2. The public will answer questions posed by others

Just because your response organization is participating on a social media platform or even actively engaging in a hashtag on twitter doesn’t mean you have to answer every single question posed. The information you and volunteers organizations are streaming will add to the knowledge base of the entire user community and they will start to answer each other’s questions based on that correct information as well as deny false information. As an example, Google during the ChristChurch crisis (although not a traditional response organization) very quickly put up a person finder application. This message was often repeated (I don’t have details on how many times) and I’ve also seen examples where individuals guided those looking for loved-ones to that google site. See this blog post.

3. The public can be educated about dos and dont’s with regard to social media and internet use (e.g. stay off internet sites intended for survivors).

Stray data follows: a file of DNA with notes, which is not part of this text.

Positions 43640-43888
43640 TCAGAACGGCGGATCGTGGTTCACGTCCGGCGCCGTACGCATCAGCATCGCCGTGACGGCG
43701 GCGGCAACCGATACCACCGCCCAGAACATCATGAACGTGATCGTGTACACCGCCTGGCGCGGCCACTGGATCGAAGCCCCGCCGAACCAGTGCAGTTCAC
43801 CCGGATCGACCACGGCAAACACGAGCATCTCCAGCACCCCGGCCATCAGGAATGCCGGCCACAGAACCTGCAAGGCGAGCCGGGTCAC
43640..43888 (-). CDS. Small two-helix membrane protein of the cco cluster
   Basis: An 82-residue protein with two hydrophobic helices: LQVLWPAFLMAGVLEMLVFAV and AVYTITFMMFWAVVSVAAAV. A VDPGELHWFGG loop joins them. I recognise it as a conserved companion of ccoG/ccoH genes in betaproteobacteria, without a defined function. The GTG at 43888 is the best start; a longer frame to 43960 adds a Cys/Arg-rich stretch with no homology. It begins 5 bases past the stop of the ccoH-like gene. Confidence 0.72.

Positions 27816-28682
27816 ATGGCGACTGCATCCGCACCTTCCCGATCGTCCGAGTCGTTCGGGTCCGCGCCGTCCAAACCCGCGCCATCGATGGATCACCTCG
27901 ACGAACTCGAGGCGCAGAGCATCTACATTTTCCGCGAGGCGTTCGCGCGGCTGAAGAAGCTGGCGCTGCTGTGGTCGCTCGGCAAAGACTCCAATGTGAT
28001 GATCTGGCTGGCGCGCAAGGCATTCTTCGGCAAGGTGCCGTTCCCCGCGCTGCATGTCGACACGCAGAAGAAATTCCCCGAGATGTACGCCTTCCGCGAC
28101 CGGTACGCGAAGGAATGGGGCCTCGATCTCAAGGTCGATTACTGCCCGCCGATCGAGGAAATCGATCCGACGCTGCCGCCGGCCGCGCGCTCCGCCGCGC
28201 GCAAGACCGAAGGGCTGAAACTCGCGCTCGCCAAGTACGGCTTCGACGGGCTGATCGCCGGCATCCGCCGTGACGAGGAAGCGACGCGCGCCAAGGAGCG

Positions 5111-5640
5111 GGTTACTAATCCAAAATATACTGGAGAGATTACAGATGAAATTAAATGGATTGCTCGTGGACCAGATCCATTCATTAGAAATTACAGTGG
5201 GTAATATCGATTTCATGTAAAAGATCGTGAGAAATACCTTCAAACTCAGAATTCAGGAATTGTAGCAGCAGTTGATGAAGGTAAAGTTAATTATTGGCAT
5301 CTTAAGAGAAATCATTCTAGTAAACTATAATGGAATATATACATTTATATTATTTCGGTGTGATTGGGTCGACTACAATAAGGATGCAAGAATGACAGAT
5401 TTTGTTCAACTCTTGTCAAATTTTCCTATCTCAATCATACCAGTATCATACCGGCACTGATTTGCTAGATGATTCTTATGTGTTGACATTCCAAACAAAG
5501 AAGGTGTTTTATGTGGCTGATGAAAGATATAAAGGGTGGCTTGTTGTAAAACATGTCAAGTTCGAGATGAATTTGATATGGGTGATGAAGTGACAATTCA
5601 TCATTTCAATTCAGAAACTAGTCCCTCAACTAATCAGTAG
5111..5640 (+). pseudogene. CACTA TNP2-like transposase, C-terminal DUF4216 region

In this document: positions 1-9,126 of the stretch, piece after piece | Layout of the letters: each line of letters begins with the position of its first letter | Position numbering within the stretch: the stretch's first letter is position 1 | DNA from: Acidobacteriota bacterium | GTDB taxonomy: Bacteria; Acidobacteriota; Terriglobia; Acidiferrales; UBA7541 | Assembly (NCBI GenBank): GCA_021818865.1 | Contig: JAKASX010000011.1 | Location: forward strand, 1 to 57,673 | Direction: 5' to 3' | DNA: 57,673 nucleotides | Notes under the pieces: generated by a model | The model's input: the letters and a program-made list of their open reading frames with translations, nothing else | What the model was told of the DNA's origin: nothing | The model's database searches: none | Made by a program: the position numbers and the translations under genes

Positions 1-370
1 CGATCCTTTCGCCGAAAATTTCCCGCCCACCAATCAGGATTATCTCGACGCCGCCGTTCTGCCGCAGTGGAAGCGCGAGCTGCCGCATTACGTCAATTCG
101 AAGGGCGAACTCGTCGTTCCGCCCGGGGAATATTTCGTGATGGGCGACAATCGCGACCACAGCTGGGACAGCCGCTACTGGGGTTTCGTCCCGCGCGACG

Sending people to a website from a facebook page or from a twitter account can cause that site to crash. But if you don’t have a social media presence then the site will surely crash because it will be the only place for people to get information. Usually it’s not just survivors viewing these pages but anyone with an interest. However, you can teach the broader public to understand this problem just by talking about it. People for the most part are very respectful when they understand an issue. Furthermore, the more information you are able to provide on third-party social media platforms, the less this will be a problem to begin with.

This obviously is just a sampling of why social media platforms are important in a crisis, but one last word of caution, make sure you get involved in these mediums before a major crisis hits, otherwise, you will be playing “catch-up” and that’s never a fun game during a disaster.

How to help New Zealand:

See also: The Yellow Tape Conundrum in Social Media and Emergency Management, by Adam S. Crowe.

Social Media, Speed vs. Command Control: Australia QPS media weighs in.

Post by: Kim Stephens
Recently, a common debate occurred on the hashtag #SMEM (social media and emergency management): speed vs. command control. The article on the blog Homeland1,”Social Media have become the Elephant in the EOC” is a good overall summary of the continuous discussion. From that article: